In 1993, Joe Biden Said A Pro-Confederacy Group Was Made Up Of ‘Many Fine People’
Former Vice President's past comes back to haunt him
Former Vice President Joe Biden said in 1993 that a pro-Confederacy group was made up of “many fine people," despite launching 2020 bid attacking President Donald Trump for comparable phrasing.
In April, Biden launched his presidential bid attacking Trump’s response to the deadly 2017 Charlottesville Virginia, white supremacist rally.
Trump said at the time there were “very fine people on both sides."
Biden stated the remarks showed there was a “battle … for the soul of this nation.”
But in 1993, Biden, then a senator for Delaware, said that the United Daughters of the Confederacy (UDC) was made up of “many fine people.”
The UDC is a group of southern women who have raised numerous Confederate monuments since the group’s beginning.
The UDC put up a monument commemorating the Ku Klux Klan in 1926 in North Carolina, The Daily Beast reported.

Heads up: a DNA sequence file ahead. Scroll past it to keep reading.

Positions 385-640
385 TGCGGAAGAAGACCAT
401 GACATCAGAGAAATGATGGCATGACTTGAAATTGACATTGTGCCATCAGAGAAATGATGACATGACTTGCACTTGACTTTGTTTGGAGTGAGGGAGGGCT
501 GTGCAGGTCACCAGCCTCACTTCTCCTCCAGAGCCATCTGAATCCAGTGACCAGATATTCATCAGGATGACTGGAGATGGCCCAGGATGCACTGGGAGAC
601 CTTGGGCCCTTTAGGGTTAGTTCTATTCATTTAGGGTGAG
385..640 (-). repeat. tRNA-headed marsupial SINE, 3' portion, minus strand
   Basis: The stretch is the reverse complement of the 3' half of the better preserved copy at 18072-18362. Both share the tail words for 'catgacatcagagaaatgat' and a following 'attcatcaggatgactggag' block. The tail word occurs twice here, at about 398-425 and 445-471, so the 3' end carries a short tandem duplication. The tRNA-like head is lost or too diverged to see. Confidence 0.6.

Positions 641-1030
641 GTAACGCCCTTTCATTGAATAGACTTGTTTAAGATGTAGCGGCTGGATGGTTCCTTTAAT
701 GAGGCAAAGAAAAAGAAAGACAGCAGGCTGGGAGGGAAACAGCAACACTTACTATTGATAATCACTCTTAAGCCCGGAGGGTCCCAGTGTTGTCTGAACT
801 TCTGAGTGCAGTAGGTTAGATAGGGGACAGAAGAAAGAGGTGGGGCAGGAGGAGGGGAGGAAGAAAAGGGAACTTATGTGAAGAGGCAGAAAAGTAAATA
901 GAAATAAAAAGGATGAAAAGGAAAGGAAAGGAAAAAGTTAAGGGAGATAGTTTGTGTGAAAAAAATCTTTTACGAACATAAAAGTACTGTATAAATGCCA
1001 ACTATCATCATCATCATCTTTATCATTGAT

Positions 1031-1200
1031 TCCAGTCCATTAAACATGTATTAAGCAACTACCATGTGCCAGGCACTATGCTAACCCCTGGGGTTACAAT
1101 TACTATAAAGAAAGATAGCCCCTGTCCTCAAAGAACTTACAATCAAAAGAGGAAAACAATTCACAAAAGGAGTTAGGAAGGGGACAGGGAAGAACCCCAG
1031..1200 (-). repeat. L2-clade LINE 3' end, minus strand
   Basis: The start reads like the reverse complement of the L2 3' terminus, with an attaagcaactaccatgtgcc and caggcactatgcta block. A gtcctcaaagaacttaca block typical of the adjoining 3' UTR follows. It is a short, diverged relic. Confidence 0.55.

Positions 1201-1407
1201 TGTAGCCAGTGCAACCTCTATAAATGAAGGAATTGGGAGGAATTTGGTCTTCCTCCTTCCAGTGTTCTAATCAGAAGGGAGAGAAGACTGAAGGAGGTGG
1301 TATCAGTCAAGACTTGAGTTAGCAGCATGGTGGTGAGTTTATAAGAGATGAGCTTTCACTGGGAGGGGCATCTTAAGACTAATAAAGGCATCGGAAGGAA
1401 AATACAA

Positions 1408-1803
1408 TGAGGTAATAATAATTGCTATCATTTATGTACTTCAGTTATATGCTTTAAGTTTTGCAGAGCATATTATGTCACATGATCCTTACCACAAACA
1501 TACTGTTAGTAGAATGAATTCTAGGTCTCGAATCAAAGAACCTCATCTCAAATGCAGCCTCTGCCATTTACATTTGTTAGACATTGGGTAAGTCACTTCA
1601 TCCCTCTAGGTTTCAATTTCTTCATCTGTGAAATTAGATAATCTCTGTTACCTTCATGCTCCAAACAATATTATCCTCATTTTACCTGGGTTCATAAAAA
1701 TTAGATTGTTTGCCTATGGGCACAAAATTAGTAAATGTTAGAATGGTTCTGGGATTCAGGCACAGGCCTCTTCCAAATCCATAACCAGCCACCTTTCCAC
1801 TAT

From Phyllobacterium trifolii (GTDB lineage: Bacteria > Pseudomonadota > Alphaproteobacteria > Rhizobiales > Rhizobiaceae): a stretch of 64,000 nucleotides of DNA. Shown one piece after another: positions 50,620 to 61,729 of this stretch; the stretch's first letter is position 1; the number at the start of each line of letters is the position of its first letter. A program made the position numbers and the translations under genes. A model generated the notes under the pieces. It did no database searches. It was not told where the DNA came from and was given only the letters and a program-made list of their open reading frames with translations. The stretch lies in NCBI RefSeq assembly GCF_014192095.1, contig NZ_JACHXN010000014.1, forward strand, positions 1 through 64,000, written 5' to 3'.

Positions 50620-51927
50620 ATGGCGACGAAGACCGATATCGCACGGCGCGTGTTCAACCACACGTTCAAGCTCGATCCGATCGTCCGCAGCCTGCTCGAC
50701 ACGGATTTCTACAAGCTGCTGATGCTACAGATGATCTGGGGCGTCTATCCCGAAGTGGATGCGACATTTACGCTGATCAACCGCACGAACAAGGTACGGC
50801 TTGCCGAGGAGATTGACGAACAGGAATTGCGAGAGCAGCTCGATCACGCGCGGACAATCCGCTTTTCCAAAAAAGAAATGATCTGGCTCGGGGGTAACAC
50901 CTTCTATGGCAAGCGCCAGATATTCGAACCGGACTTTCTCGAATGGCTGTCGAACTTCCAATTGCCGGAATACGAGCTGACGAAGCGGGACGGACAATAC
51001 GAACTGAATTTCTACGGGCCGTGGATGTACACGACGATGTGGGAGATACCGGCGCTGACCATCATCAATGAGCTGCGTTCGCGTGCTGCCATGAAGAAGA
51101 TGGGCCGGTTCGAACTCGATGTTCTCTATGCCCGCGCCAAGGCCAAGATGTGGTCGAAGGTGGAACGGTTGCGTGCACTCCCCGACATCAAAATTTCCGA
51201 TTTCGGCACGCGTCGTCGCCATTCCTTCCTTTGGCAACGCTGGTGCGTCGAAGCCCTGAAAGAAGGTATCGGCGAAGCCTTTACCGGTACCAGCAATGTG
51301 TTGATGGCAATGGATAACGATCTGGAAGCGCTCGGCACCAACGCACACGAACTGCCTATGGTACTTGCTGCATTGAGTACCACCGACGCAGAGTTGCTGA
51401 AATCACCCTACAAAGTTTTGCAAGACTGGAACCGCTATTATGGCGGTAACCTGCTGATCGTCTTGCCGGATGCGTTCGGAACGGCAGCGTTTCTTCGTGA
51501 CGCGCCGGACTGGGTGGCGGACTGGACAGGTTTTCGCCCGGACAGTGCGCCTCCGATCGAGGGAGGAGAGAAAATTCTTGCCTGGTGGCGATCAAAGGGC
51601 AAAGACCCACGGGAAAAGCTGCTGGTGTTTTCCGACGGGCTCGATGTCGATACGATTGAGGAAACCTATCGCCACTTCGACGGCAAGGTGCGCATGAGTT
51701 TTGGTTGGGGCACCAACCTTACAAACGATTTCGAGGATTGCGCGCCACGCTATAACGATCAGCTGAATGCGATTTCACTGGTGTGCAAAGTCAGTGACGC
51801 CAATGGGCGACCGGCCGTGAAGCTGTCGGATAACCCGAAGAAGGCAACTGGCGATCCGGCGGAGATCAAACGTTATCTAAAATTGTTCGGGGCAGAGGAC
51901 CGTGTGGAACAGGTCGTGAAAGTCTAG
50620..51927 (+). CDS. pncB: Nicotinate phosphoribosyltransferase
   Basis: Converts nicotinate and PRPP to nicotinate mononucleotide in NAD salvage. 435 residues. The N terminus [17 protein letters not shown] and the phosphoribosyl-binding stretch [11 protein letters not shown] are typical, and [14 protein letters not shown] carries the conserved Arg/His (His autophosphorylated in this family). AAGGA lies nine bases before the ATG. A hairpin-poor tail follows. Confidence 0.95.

Former Sen. Howell Heflin described how his family’s background was “deeply rooted in the Confederacy" in a speech.
Biden praised this speech:
“Acknowledging that it was time to change and yield to a position that Sen. Carol Moseley-Braun raised on the Senate floor, not granting a federal charter to an organization made up of many fine people who continue to display the Confederate flag as a symbol.”
Biden seemingly agreed that the proposal should not move forward.
VIDEO: Biden Points Finger at Reporter’s Face After Being Asked a Difficult Question— Neon Nettle (@NeonNettle) December 10, 2019
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The former Vice president's comments came after former Illinois Democratic Sen. Moseley-Braun, the only black member at the time, gave a speech about the Confederate flag.
As a result of her speech, the Senate reversed its previous vote and killed a proposal about renewing a patent for the insignia of the UDC.
The patent featured the Confederate flag in a wreath, The Washington Post reported in 1993.
Moseley-Braun argued the flag symbolized something different for those descended from slavery.
The symbol of the Confederate flag “is something that has no place in our modern times … no place in this body … no place in our society,” she said, according to WaPo.